Family and community partnerships consist of far more than public relations or sharing articles about practices to try at home.
A genuine family partnership prioritizes a two-way flow of information that engages parents and caregivers to guide decision making and sustainability of social emotional learning. A strong partnership leverages the expertise and diversity of our families to ensure that SEL is taught in culturally relevant ways that celebrate the assets, identity and diversity students bring to school.
Community partnerships help ensure that SEL is a priority beyond the school day. The community can also help ensure students and families have access to a broad range of SEL-related community services.
The Adverse Childhood Experiences (ACEs) Awareness Foundation informs the community about the role of emotional trauma in mental, physical and behavioral health. It also implements innovative models that provide preventable and sustainable solutions to reducing toxic stress in family systems. The Foundation provides strategic oversight to the ACEs Task Force of Shelby County and Universal Parenting Places.
Our Family & Community Engagement (FACE) team works to provide supports that help address the social, emotional and academic needs of students and families, both at school and at home.
Epstein shows there are six general types of activities that can be identified to encourage parent and community involvement in a child's education:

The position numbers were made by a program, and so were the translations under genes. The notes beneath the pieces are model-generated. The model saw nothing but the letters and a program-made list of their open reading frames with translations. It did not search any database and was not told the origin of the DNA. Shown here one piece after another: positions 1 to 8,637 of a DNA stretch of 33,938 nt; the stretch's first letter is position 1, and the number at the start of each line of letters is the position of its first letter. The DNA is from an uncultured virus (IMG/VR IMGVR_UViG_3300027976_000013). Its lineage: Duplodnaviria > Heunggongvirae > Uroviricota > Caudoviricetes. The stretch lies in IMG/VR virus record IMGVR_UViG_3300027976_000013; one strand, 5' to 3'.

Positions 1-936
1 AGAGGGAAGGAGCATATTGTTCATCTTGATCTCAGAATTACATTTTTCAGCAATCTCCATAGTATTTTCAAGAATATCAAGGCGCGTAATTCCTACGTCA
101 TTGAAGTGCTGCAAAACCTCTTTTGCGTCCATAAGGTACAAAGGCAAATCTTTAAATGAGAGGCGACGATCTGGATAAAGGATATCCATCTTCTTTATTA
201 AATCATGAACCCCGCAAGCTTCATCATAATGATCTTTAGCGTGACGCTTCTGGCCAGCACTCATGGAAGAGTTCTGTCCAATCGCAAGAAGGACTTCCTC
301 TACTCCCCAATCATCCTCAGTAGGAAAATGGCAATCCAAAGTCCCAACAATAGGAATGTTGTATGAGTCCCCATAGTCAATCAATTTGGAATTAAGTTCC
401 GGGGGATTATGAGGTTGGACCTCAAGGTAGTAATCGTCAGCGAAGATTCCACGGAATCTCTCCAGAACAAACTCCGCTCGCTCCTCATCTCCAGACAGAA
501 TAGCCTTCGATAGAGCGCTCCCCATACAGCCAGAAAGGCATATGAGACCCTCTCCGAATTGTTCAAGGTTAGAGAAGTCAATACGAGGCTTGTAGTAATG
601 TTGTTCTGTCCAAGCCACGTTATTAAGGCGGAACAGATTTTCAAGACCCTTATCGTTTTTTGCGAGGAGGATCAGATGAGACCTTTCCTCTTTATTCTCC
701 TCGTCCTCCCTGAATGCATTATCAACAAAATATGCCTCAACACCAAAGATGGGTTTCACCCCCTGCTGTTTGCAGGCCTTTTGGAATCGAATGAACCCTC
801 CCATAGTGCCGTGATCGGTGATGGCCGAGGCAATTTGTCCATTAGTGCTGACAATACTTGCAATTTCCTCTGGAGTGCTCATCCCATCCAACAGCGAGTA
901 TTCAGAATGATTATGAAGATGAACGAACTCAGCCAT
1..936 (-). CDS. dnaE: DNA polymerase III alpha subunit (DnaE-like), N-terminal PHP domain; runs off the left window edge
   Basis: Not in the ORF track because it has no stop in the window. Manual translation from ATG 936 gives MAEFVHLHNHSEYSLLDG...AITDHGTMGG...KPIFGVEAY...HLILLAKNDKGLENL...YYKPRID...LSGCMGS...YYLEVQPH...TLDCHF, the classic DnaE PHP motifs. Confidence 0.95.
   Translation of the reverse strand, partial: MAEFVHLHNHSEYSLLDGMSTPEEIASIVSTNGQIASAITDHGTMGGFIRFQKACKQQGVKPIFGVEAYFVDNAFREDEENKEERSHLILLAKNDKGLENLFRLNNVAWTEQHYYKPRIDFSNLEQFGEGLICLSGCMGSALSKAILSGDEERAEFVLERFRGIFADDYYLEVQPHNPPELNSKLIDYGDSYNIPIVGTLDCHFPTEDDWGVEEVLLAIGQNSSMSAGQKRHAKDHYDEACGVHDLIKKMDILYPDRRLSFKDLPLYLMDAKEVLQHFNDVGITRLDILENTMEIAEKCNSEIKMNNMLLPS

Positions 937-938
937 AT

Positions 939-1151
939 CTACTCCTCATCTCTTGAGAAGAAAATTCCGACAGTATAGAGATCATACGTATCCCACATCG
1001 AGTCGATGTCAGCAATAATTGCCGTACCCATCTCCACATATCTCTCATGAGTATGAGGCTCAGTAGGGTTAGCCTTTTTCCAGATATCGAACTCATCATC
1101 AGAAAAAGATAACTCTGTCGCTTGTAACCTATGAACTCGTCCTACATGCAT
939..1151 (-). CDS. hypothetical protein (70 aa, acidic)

Parenting: The goal is to help all families establish home environments that support children as students. Suggestions include: designing activities to help inform parents about child health, safety, nutrition and development, hosting workshops, producing videos and sharing resources via e-mail.
Communicating: Communication is at the heart of any partnership program and should involve all parents. Communication activities can include parent-teacher conferences, report cards, and newsletters, among other things. It’s also very important to consider translation of school materials that may be needed for multicultural families.
Volunteering: Recruiting and organizing parents to be active supporters in the school helps strengthen the climate and support system of a school. Parent volunteers can help teachers in class, work as safety patrols, offer expert advice to classes and provide other resources.
Learning at Home: Parents can be given information to help support learning at home. This includes information on study skills, homework, curriculum, educational decisions and planning for the future.
Decision-Making: Parents and community members must become a part of the decision-making process in a school or district. This can be done by including parents in PTA/PTO groups, advisory councils to the school board or principal, and independent advocacy groups to focus on particular issues and problems.
Collaborating with Community: Parents and educators can reach beyond the schools to learn to utilize local resources. Inform parents about outside services like tutoring or mentoring programs and helping businesses get involved with school reform efforts. Also, provide information on community activities that link families with learning skills and developing talents, including summer programs for students. Parents, educators, and the community can help improve education in the classroom by supporting leaders on the local and state levels.